II. Who may be a witness
Any person with information of the relevant facts in the arbitration based on his or her own direct knowledge, the statements of others,2 or review of documents, can be a witness,3 including party representatives and interested persons.4 However, the arbitral tribunal has discretion to determine the weight to be given to the witness’ testimony.5
III. Contacts between the witnesses and attorneys before the hearing
Counsel may assist witness in the preparation of the witness statement(s).6 However, the witness statement must reflect the witness’ own testimony.7 Counsel often draft witness statements based on previous detailed discussions with the witness and then provide the draft to the witness for review and comment or the witness may prepare the statement on his/her own.
IV. Examination of witnesses
A. Rules for the examination of witnesses
B. Examination of witnesses at the hearing
The examination usually commences with a brief direct examination by the party presenting the witness which is often limited to introducing the witness, confirming or making corrections to the witness statement (if any) and responding to matters that arose after the witness statement was provided.13 Such brief direct examination is followed by cross-examination where counsel for the adverse party asks the witness questions to impeach the witness’s testimony and credibility.14 cross-examination is sometimes limited to the matters covered in the written witness statement,15 but may be permitted to address other issues relevant to the dispute.16
After cross-examination, the party who presented the witness is given the opportunity to re-examine him/her on matters raised in cross-examination (re-direct-examination).17 The other party will then be entitled to examine the witness once again (re-cross-examination).18 Usually, the arbitral tribunal can ask questions at any time.19
C. Sequestration of witnesses
Fact witnesses may not be allowed to attend another witness’ testimony before giving their own oral testimony.20 Such “sequestration” aims to avoid that a witness would be influenced by the testimony of others and would modify his or her subsequent testimony.21 Party representatives are usually excluded from the “sequestration” order and allowed to attend all parts of the hearing in order to protect the right to present their claim or defense.22 Parties may also agree that there shall be no sequestration of witnesses.23
D. Failure to attend the hearing
If a witness who is called to testify fails to attend the hearing without a valid reason, the arbitral tribunal may (i) draw negative or adverse inferences,24 (ii) disregard the witness statement,25 or decide to not give any weight to the evidence presented by the witness through his/her witness statement(s).26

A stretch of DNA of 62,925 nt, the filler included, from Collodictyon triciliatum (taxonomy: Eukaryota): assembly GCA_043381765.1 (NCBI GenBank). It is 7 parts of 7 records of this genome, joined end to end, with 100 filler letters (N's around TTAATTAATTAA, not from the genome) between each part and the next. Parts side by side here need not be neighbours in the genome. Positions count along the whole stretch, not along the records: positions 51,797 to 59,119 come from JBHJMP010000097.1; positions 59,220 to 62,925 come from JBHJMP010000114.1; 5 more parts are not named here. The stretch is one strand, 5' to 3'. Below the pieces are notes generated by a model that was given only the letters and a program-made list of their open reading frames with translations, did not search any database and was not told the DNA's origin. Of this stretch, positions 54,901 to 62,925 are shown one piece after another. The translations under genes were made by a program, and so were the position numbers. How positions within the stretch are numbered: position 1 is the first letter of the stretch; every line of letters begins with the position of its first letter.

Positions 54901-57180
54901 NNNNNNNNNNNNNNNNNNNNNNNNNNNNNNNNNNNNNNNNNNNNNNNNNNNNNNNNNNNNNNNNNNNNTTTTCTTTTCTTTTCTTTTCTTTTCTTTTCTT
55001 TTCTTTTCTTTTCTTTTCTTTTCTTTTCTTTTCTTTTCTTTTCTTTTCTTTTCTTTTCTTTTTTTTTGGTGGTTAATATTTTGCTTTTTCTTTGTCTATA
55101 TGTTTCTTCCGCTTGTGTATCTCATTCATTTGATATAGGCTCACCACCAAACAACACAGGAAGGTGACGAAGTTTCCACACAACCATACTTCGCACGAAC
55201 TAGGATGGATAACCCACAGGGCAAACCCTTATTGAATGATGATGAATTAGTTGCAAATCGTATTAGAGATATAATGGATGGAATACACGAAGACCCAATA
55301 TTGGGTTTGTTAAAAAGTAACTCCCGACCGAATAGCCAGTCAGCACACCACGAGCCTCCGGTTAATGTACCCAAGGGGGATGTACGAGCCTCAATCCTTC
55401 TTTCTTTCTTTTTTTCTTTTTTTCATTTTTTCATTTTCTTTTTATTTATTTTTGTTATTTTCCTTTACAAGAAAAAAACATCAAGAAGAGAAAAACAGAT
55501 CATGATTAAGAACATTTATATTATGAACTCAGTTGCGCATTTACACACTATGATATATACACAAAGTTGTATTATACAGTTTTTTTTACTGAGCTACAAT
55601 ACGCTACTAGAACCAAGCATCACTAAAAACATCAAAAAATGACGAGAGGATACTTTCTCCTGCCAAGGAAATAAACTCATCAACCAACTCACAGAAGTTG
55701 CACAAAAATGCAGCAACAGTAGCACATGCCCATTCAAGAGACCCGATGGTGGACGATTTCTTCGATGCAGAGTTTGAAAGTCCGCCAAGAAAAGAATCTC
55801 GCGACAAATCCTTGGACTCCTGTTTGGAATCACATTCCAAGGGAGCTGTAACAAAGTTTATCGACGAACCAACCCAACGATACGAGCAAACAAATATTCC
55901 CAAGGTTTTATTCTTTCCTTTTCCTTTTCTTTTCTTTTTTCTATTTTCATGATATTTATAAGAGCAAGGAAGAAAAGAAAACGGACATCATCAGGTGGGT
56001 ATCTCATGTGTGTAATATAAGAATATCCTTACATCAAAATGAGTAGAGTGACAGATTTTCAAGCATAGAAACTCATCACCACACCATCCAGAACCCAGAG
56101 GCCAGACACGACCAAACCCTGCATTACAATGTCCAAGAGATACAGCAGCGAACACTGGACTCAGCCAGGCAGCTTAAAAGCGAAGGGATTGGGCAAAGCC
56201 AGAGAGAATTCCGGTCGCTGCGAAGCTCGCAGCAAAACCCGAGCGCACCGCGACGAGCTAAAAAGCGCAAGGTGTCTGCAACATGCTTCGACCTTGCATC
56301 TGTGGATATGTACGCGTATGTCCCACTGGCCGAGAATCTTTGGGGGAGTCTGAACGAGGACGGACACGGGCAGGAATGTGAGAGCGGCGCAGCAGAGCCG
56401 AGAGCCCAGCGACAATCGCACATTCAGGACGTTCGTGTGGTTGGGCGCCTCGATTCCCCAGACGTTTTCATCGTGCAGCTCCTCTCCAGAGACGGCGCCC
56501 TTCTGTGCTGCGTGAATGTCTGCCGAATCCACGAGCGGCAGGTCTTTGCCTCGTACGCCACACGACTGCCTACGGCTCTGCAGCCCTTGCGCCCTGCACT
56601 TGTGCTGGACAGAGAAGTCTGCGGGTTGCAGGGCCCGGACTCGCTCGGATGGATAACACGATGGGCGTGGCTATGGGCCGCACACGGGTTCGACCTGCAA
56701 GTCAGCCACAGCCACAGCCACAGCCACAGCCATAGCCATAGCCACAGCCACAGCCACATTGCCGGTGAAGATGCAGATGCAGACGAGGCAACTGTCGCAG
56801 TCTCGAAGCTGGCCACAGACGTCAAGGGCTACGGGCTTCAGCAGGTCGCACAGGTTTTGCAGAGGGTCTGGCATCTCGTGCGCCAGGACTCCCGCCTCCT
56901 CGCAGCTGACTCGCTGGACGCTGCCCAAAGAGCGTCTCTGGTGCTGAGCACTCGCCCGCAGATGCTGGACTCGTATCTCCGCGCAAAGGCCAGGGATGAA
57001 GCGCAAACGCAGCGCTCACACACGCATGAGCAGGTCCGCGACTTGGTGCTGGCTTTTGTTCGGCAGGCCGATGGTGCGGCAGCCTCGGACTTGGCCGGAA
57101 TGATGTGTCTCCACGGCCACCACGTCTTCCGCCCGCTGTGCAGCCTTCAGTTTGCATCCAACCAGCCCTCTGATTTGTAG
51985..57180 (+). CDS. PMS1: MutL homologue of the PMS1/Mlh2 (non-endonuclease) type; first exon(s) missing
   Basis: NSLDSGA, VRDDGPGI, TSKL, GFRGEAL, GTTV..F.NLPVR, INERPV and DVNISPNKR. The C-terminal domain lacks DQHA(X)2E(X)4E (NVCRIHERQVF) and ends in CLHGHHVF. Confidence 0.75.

V. Special measures to protect fact witnesses
In appropriate circumstances, tribunals can adopt special measures to protect witnesses who are at risk on account of the testimony given. Such measures include: (i) redacting the witness’ identity and other personal information;27 (ii) disclosing the witness’ name only to an agreed list of persons;28 (iii) protecting the confidentiality of the witness’ testimony;29 (iv) prohibiting the party not presenting the witness from approaching the witness except for the purposes of cross-examination;30 and/or (v) changing the hearing venue.31
Blackaby, N., Partasides, C., Redfern, A. and Hunter, M., Conduct of the Proceedings, in Redfern and Hunter on International Arbitration, 6th ed., 2015, p. 6179.
Born, G., Procedures in International Arbitration, in International Commercial Arbitration, Vol. II, 2014, pp. 2775-2776, pp. 2288-2289.
Caron, D. and Caplan, L., The UNCITRAL Arbitration Rules: A Commentary, 2nd ed., 2013, p. 573.
Harbst, R., A Counsel’s Guide to Examining and Preparing Witnesses in International Arbitration, 2015, p. 190.
Hobér, K., Cross-Examination in International Arbitration, in Calissendorff, A. and Schöldstrom, P. (eds.), Stockholm Arbitration Yearbook 2019, p. 43.
Mayer, P., Le pouvoir des arbitres de régler la procédure une analyse comparative des systèmes de civil law et de common law, Revue de l’Arbitrage, 1995.
Moser, M., The Pre-hearing Checklist Protocol: A Tool for Organizing Efficient Arbitration Hearings, in Shaughnessy, P. and Tung, S. (eds.), The Powers and Duties of an Arbitrator: Liber Amicorum Pierre A. Karrer, 2017, p. 231.
O’Malley, N., Rules of Evidence in International Arbitration: An Annotated Guide, 2nd ed., 2019, para. 4.35.
Orlowski, V., Upping the Arsenal – Using the ICC Rules to Counteract Guerilla Tactics, in Horvath, G. J. and Wilske, S. (eds.), Guerrilla Tactics in International Arbitration, 2013, p. 66.
Rizzo Amaral, G., Burden of Proof and Adverse Inferences in International Arbitration: Proposal for an Inference Chart, Journal of International Arbitration, 2018, p. 27.
Sourgens, F., Duggal, K. and Laird, I., Witnesses and Experts, in Evidence in International Investment Arbitration, 2018, pp. 200-204.
Waincymer, J., Approaches to Evidence and Fact Finding, in Procedure and Evidence in International Arbitration, 2012, p. 775, pp. 794-796.
Waincymer, J., General Witness and Expert Evidence, in Procedure and Evidence in International Arbitration, 2012, pp. 927-928.
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